dimensions of experience / accessions in the anarchive

The middle of the year is always a period of transition to some extent, but this year it feels like it may well be more of one than usual, for reasons which will probably become apparent as I start writing here more regularly in the months ahead—indeed, writing here more regularly is a structural part of said transition, rather than a mere documentation of it, or at least that is the plan.

(And yes, a long silence followed by a post promising more and more regular posts to come is perhaps the most enduring cliche of blog writing, one that I have dropped many times before… but that structural role for said writing should help in materialising the promise. There’s work to be done.)

But in order to move forward, one has to achieve closure on stuff that’s been hanging around for ages, so the first order of business is to document stuff I’ve done elsewhere but failed so far to document here. As such, and two months after its actual publication—for shame!—I would like to draw your attention to FoAM’s anarchive project, and my contributions to it.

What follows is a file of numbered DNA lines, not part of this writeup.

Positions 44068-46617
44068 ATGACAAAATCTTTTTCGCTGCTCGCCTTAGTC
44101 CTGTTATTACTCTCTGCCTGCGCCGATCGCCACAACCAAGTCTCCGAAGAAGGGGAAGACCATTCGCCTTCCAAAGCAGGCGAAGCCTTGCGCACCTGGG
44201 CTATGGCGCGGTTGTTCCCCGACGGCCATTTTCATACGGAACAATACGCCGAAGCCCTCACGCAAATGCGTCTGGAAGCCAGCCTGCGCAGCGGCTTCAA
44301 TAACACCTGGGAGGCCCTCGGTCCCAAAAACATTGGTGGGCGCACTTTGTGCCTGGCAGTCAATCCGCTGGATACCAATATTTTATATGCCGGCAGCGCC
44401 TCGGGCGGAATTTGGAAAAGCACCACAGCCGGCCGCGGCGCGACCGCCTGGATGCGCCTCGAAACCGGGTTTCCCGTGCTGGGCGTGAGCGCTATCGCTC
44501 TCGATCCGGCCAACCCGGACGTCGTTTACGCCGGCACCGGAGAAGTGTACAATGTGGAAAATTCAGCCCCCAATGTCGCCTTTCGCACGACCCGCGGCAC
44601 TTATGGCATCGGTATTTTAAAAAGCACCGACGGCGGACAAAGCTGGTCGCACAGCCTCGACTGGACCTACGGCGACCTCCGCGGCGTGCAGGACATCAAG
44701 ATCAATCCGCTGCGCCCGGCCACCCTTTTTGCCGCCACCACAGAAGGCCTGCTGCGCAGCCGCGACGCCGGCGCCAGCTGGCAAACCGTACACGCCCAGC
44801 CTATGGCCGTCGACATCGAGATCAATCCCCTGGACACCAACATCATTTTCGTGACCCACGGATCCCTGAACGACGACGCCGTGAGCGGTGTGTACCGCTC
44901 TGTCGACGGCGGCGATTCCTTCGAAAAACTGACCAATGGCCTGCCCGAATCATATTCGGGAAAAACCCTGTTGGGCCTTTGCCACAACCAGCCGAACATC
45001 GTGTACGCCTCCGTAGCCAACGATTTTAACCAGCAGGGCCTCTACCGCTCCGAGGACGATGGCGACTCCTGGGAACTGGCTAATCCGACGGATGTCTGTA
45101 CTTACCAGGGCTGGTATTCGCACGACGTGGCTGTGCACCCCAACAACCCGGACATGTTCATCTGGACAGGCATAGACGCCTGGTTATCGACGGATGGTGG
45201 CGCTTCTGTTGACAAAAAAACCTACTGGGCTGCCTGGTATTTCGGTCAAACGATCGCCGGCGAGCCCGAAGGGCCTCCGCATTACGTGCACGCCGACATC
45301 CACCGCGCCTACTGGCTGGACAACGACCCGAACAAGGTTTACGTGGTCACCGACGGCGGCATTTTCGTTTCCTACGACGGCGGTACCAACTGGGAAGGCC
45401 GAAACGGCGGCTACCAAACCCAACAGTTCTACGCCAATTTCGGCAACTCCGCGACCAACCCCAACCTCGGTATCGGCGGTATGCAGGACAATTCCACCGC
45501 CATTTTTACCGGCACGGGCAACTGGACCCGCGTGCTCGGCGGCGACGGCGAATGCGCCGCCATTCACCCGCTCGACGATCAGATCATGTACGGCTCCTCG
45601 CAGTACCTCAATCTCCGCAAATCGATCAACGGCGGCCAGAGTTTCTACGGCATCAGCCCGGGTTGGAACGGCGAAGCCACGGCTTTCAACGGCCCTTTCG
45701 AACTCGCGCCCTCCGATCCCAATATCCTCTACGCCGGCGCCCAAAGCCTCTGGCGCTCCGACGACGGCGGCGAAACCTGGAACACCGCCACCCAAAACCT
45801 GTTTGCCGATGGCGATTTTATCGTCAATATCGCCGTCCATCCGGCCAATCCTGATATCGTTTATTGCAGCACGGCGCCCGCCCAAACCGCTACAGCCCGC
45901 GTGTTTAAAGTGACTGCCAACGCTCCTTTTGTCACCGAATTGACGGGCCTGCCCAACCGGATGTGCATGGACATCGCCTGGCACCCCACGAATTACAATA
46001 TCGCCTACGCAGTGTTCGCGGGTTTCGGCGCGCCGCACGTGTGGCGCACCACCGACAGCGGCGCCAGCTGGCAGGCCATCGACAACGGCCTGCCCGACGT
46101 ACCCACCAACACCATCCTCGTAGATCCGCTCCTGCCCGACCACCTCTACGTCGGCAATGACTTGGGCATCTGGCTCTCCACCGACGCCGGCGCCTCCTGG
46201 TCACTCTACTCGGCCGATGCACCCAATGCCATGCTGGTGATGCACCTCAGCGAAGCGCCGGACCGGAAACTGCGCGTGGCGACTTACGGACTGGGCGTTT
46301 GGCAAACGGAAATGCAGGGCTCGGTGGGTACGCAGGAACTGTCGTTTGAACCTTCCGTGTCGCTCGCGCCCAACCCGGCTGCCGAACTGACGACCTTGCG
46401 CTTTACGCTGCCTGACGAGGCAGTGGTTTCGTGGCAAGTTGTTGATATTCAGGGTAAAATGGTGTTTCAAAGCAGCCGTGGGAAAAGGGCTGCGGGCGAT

I’m unsure how to define FoAM for those unfamiliar with it/them, though I take some comfort from the fact that its principal figures don’t exactly have a snappy summary for something that (to me, at least) looks like a chimera comprising constantly-shifting quantities and qualities of tech-art atelier, design studio and freelance (weird) futures think-tank; their about page might clarify things somewhat, but then again it might not?

Whatever it/they may be, it/they have been running a long time, and have recently been engaged in a process of “anarchiving” their work and thematic interests. Again, this is a simple idea which becomes more complex the more you think about it, but you can read a summary of the approach. To simplify a lot, they’re taking a pile of writings and makings and thinkings, both old and newly commissioned, and (re)publishing them in various formats and media, while also linking them together in multiple rhizomatic ways. These thematic rhizomes are called “routes”—roots, heh—and provide connective journeyings through the material: like extracting multiple stories from the same fabula, to use a not entirely inappropriate metaphor.